A few columns ago, writing about resilience, I advised managers “In addition to asking ‘What are you doing?’, ask “How are you doing?”
When I write things like that, I sometimes question myself. Isn’t this just stating the obvious? Who wouldn’t know this?
At the same time, I’ve learned never to assume that managers are automatically equipped with ample supplies of empathy. Or that their organizations necessarily value those who are.
That idea was hammered home during the Freedom Forum’s Power Shift webinar I led Wednesday.
It featured the leaders of 11 of the country’s top associations for journalists, all talking about taking care of journalists and journalism – with tips and insights.
Irving Washington, executive director and CEO of the Online News Association helped me put the program together. When it was his turn to share, he talked about sending an email to ONA members a few weeks ago. It had one simple question:
“Are you OK?”
One reply was a jaw-dropper:
“You are the first person to ask me that question, including my employer.”
I believe it’s not an aberration.
I’ve taught and coached too many journalists – including managers – whose bosses had plenty of passion for journalism, but insufficient compassion for its practitioners.
These supervisors operate from seriously flawed theories that sometimes sound like this:
- Your paycheck is your thank you
- This is a tough business; you know what you signed on for
- I’m your boss, not your buddy
- Don’t bring your personal problems to work
- I hate whiners
- There are plenty of people out there who’d jump at the chance for your job
These usually emanate from results-driven managers who focus on meeting business goals. Period.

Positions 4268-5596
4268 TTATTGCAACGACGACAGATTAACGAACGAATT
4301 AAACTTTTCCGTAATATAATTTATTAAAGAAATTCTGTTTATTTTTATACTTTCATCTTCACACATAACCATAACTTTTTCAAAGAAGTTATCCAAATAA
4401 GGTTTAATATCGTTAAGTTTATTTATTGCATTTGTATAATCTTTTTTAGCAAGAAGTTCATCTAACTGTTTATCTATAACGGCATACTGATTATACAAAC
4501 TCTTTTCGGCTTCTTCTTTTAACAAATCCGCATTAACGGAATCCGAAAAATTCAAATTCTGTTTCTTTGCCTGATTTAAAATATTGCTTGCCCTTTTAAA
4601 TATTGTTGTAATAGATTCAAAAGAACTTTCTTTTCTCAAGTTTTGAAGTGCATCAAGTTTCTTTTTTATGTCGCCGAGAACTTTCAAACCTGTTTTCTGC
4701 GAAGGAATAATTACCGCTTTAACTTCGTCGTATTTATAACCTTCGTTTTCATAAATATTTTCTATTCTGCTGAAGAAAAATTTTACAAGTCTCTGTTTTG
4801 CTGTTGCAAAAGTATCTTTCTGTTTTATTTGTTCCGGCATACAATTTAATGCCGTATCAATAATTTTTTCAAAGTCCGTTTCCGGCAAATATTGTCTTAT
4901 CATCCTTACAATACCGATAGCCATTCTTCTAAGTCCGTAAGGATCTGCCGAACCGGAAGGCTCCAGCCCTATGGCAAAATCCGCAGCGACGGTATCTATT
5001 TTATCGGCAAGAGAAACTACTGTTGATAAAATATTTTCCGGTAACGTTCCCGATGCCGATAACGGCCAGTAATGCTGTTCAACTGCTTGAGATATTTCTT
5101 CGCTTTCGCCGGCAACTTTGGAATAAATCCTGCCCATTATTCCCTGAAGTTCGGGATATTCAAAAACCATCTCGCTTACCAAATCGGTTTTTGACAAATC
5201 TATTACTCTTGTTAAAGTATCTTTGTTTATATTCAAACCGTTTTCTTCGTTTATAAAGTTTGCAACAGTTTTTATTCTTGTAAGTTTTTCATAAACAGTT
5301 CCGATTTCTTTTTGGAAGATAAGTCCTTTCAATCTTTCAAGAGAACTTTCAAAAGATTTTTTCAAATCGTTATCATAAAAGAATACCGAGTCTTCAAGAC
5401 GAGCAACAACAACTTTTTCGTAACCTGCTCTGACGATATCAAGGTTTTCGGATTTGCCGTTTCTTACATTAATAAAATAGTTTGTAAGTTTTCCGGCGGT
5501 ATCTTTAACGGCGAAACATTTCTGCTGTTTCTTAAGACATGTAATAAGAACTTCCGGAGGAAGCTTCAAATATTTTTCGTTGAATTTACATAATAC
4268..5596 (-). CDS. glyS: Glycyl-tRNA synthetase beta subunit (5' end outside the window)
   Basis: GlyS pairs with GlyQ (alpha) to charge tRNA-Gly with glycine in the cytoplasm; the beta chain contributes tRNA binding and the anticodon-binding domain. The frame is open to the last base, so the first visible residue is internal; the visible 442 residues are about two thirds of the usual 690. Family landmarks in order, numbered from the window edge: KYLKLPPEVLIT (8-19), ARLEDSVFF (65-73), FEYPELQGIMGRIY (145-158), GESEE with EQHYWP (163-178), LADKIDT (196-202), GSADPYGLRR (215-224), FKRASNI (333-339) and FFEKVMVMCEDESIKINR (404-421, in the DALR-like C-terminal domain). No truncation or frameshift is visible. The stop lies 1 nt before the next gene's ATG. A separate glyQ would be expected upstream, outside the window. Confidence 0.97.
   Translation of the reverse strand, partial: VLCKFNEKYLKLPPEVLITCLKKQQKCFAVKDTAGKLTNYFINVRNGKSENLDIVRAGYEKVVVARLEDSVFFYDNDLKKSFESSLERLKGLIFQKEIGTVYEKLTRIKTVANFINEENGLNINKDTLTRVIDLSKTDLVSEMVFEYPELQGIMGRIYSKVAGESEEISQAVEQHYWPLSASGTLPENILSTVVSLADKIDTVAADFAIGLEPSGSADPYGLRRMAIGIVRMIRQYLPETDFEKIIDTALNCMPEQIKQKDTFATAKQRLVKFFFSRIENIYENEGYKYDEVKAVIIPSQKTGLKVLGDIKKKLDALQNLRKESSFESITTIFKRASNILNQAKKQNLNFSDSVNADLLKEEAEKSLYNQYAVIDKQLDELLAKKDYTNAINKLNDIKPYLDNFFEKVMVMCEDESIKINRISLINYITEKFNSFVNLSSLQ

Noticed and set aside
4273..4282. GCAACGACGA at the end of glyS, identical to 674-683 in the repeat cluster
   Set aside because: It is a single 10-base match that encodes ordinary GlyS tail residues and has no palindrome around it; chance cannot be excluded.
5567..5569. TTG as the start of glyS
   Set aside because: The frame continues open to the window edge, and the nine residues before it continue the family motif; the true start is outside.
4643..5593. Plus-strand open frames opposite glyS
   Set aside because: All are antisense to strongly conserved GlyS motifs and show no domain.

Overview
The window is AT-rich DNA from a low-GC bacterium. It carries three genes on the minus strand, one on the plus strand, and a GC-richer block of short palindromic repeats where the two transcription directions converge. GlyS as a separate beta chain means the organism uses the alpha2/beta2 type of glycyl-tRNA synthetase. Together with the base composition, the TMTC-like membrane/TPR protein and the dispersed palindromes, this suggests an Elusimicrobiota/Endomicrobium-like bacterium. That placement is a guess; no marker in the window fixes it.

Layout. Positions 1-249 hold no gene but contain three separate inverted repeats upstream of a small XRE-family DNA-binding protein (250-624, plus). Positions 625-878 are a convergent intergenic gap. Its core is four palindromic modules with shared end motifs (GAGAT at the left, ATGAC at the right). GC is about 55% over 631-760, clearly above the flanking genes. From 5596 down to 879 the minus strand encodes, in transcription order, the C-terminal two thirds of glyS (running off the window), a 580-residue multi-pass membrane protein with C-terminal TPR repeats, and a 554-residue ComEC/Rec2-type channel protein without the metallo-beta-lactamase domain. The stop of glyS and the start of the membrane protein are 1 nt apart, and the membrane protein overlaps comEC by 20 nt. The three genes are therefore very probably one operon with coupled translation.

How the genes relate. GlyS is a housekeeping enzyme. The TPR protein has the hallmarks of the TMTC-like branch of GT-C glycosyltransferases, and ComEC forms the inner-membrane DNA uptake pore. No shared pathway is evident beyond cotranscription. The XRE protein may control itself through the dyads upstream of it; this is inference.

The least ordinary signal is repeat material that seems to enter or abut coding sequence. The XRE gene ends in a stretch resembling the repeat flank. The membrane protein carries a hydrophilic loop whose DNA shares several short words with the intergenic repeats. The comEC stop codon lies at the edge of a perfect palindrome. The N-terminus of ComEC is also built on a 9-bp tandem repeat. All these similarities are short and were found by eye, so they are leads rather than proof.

If success means stepping on toes or living with higher-than-average staff turnover, it’s no big deal.
I’d like to think I’ve described a breed of boss that’s nearing extinction, replaced by those whose emotional intelligence complements their journalism chops.
Because these leaders – the ones who can easily empathize and encourage, even as they uphold high standards and hold people accountable – are more likely to have healthier teams at any time, but especially today.
Their crews may be strained, scared, tired and getting testy with each other. But when their leaders ask, “Are you OK?” and show they care about the reply, bad times feel less daunting and the good times are far more rewarding. And people are more willing to slog through uncertainty while creating quality journalism.
To care about the reply to “Are you OK?” is to do something about it. Listen for what’s said and what’s unspoken. Confirm what you think you heard. Remove obstacles. Settle disputes. Praise the underappreciated. Rebalance workloads. Neutralize bullies. Build confidence. Or tell someone to worry first about their families – or even pets – and their work second.
Because life isn’t normal right now – and neither is the manner in which we are working.
On any given day, someone on every team is challenged in a new way. They know it, sometimes painfully.
Now’s the time to unleash the power of empathy.
We can’t help the journalism and the journalists if we’re not prepared to ask:
Are you OK?